After leaving university I set off for Chicago, with a conviction that I wanted to study art. How I would enter a great institution and with what means, was still rather vague. I worked odd jobs and, for the first time in my life, rode trains every day. My point of view changed. From the elevated train windows I was starting to see the world from an oblique angle often looking down — a bird’s-eye view. When the trains went underground I became acutely aware of the difference between blackness and night. When we shot out of the subterranean tunnels, the night sky was luminous.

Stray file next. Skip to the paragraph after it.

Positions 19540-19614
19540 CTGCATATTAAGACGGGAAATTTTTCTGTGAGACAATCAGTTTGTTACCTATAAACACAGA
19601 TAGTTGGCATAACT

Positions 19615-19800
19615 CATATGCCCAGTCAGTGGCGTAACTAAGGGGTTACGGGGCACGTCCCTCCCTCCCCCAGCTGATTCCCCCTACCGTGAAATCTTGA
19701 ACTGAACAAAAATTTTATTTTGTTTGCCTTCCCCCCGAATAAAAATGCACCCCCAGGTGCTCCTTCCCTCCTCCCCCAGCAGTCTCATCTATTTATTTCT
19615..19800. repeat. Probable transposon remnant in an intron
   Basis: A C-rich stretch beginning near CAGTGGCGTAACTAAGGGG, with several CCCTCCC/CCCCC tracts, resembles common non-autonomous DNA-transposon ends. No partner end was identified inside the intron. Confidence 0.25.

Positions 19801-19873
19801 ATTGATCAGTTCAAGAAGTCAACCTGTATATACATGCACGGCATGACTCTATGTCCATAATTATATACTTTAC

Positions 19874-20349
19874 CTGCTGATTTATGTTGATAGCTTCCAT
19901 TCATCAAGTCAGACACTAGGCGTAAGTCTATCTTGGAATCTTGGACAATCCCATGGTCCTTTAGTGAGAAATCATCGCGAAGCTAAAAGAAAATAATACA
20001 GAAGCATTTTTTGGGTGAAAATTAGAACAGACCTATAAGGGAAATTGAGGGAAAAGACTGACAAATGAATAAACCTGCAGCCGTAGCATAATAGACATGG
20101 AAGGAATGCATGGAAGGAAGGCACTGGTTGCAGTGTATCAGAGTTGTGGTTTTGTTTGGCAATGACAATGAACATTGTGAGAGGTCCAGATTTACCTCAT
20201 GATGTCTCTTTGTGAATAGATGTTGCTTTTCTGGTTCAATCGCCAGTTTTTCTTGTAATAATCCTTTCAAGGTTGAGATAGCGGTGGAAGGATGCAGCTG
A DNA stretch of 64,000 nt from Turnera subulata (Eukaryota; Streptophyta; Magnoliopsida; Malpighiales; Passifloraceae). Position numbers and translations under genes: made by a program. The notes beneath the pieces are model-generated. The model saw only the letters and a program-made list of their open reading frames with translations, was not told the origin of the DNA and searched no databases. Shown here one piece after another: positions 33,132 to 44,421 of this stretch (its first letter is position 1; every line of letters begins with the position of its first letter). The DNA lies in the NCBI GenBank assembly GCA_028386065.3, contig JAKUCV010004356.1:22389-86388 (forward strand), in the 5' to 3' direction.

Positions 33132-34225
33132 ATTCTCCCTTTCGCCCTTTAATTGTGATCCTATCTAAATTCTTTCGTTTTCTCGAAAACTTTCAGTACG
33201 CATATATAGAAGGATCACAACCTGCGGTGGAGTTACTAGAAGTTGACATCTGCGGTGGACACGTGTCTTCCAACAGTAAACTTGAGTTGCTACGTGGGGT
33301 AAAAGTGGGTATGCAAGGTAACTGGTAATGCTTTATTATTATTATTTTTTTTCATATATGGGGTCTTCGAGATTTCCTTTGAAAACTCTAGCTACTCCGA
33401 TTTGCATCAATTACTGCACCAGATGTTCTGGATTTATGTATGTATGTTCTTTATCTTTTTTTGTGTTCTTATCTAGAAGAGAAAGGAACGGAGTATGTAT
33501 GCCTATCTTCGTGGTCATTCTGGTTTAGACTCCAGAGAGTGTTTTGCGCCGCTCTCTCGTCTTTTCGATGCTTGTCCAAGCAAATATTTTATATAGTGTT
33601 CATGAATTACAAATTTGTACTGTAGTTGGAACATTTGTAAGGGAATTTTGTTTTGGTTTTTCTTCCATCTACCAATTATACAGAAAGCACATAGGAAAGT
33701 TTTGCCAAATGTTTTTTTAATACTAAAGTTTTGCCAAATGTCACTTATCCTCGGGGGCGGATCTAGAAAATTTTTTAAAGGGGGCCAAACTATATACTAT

Over the next 2 years, I created a portfolio of works on paper to submit for graduate school admission. These works started in black and white and evolved into color. I assuaged my homesickness for the Virginian Blue Ridge by intertwining the soft, graceful curves of their hills with the pulsating dots of city lights and the lines of the Midwest plains.